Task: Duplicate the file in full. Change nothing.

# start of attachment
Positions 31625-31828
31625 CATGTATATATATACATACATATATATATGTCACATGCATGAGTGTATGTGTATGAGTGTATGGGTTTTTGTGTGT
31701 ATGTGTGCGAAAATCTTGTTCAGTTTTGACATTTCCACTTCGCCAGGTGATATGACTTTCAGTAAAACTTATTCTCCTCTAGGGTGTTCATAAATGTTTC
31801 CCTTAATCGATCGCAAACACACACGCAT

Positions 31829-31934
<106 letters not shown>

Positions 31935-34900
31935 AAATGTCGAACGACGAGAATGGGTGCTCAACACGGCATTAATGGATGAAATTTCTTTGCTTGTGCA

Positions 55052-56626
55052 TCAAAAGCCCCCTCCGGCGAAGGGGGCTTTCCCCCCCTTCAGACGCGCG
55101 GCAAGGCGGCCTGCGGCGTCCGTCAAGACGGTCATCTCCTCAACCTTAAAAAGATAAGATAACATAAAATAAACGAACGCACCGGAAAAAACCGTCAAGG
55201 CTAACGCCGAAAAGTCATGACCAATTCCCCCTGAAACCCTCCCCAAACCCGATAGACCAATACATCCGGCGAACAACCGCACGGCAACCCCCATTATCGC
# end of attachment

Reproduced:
Positions 31625-31828
31625 CATGTATATATATACATACATATATATATGTCACATGCATGAGTGTATGTGTATGAGTGTATGGGTTTTTGTGTGT
31701 ATGTGTGCGAAAATCTTGTTCAGTTTTGACATTTCCACTTCGCCAGGTGATATGACTTTCAGTAAAACTTATTCTCCTCTAGGGTGTTCATAAATGTTTC
31801 CCTTAATCGATCGCAAACACACACGCAT

Positions 31829-31934
<106 letters not shown>

Positions 31935-34900
31935 AAATGTCGAACGACGAGAATGGGTGCTCAACACGGCATTAATGGATGAAATTTCTTTGCTTGTGCA

Positions 55052-56626
55052 TCAAAAGCCCCCTCCGGCGAAGGGGGCTTTCCCCCCCTTCAGACGCGCG
55101 GCAAGGCGGCCTGCGGCGTCCGTCAAGACGGTCATCTCCTCAACCTTAAAAAGATAAGATAACATAAAATAAACGAACGCACCGGAAAAAACCGTCAAGG
55201 CTAACGCCGAAAAGTCATGACCAATTCCCCCTGAAACCCTCCCCAAACCCGATAGACCAATACATCCGGCGAACAACCGCACGGCAACCCCCATTATCGC